It happened a while ago, back when I was a 7th grader at Virgil Middle School, a typical, outcast kid. Shy. Quiet. Kind of lonely. I wasn’t really all that great of a student. I guess you could say I was lazy, and I would do just what I needed to do to pass. But I always loved knowledge. I’d always be the first to raise my hand in class. And that was enough to get me labeled as a nerd by the popular kids.
I don’t like that word – popular. It wasn’t that they were popular. It was that they were a crew--a kind of gang of attention grabbers who thought the world revolved around them and would bully and tease anyone who wasn’t part of their crew. They wouldn’t bully you in the physical sense. It was psychological. And that, sometimes, can be just as bad or worse. Especially when you’re a 12-year-old kid desperate to fit in.
I tried to stay in the background. If I couldn’t be one of them, at least I didn’t want to be one of their victims. But then, one day, I found a way in.But to get in, I had to stomp all over somebody else. There was this one girl in particular who had caught the crew’s attention. Like me, she was an outsider. Just like me, she was a rocker . She was, as far as they were concerned, an easy target. They would clown on her. A lot. They would call her “horseface” and “emo” and laugh at her all the time.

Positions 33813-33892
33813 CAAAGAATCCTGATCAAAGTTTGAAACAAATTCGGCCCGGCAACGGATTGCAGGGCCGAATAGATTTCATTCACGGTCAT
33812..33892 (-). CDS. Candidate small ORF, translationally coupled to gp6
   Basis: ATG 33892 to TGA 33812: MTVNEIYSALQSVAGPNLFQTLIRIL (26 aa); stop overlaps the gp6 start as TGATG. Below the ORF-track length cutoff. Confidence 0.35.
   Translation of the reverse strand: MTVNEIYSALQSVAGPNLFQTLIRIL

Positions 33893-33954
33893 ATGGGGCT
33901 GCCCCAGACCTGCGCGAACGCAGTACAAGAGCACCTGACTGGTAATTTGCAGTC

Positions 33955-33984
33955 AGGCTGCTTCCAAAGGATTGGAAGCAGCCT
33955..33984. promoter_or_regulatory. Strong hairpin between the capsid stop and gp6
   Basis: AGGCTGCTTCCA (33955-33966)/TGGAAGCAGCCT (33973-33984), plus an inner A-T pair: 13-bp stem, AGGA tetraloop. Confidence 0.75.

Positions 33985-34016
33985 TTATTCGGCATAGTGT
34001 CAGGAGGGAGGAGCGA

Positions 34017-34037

Looking back, it’s odd that I never realized how much she and I had in common. Back then I saw her as my ticket into the crew. I realized I could make them laugh by mocking her, and I did, relentlessly, for a month or so, every day in class. I was so desperate to be one of them that I became worse than them; I was the one who attacked her the most and the most viciously. And never once did I think about what I was doing to her.